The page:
Since taking over as artistic director of the NOVA Chamber Music Series five years ago, Corbin Johnston has seen a steady increase in audience attendance and financial support.
"To me that shows that what we're doing is the right thing," Johnston told the Deseret Morning News. "Our audience base is growing, and people are embracing what we're doing."
For Johnston, programming has been the central focal point of his directorship. A firm believer in presenting the great masterpieces of chamber literature, Johnston is also passionate about introducing neglected works and new (or newer) pieces.
Of the three composers featured in today's NOVA concert, only Camille Saint-Saens is a known entity. And he's primarily known today for his opera "Samson and Delilah" and the orchestral "Carnival of the Animals." Yet he also wrote a large amount of chamber music, unusual for a French composer of the 19th century.
Saint-Saens' Septet, op. 166, for trumpet, piano and strings, will be played today by Utah Symphony members Nick Norton, trumpet; Gerald Elias, violin; Julie Edwards, viola; Meeka Quan-DiLorenzo, cello; and Johnston, bass. Joining them will be violinist Hasse Borup and pianist Heather Conner.
Of the seven, only Elias has played the Saint-Saens previously, a fact that Johnston didn't know and was surprised to hear.
That performance took place some 30 years ago when Elias was a new member of the first violin section of the Boston Symphony. The trumpeter for the performance was Roger Voisin, one of the 20th century's greatest trumpet players and who had just retired from Boston as principal trumpet. The rehearsals and concert were an experience that Elias has never forgotten. (Today's concert will be dedicated to Voisin.)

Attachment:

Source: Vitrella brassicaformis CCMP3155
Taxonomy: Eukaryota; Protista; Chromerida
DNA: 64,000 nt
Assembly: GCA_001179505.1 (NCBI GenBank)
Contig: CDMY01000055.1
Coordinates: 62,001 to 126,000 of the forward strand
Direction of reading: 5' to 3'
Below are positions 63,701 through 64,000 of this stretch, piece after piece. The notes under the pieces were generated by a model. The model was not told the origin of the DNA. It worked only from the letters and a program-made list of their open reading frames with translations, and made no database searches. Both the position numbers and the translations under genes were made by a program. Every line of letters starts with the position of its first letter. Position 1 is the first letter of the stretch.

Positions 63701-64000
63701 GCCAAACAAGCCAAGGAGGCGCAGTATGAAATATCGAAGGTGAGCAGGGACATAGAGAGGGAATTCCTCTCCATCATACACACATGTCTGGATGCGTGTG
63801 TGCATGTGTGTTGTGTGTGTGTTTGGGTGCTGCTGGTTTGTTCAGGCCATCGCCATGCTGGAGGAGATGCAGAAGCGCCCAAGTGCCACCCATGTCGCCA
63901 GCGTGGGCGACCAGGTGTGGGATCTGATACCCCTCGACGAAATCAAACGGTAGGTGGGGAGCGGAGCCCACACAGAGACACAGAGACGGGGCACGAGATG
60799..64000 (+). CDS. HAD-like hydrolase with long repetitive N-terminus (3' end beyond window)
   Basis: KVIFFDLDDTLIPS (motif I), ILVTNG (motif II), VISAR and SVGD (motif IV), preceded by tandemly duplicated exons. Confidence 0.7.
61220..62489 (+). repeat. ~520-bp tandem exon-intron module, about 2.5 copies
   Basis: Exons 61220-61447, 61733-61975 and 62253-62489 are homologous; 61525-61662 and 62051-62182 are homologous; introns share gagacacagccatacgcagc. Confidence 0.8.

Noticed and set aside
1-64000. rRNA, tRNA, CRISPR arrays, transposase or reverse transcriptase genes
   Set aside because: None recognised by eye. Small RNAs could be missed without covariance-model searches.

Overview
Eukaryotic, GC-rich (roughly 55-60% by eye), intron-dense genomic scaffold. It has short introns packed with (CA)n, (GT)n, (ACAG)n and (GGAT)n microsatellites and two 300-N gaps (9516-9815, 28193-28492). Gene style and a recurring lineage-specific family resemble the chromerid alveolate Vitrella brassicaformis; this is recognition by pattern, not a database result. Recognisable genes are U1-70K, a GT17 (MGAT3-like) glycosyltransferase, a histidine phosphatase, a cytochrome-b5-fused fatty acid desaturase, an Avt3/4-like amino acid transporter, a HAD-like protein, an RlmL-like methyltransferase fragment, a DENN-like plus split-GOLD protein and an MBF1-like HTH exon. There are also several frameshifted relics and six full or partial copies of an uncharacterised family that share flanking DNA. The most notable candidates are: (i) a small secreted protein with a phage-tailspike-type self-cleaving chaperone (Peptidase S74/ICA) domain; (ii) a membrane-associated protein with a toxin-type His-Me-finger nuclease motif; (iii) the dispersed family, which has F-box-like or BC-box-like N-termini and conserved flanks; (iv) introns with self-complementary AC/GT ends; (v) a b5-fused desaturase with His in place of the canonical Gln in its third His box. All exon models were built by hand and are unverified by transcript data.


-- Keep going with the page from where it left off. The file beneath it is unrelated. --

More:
Also on today's program is Louise Farrenc's Piano Quintet, op. 30. Farrenc is almost unknown today, yet in her day she was one of France's most respected composers. Robert Schumann praised her and championed her music in Germany. "Farrenc was an anomaly in early 19th century France," Johnston said. "Not only was she a woman, but she was writing chamber music at a time when French composers were obsessed with writing operas. And she had a great deal of success against all odds."Rounding out the concert is Henri Dutilleux's "Les Citations," for oboe, bass, harpsichord and percussion. "The harpsichord part is incredibly virtuosic, and it also has some virtuosic bass solos," Johnston said. He added that he likes Dutilleux's music, because of its substance and the composer's writing style. "It's difficult, but it's not hard to take."
If you go . . .
What: NOVA Chamber Music Series
Where: Utah Museum of Fine Arts Auditorium
When: Today 3 p.m.
How much: $15, $12 senior citizens, $5 students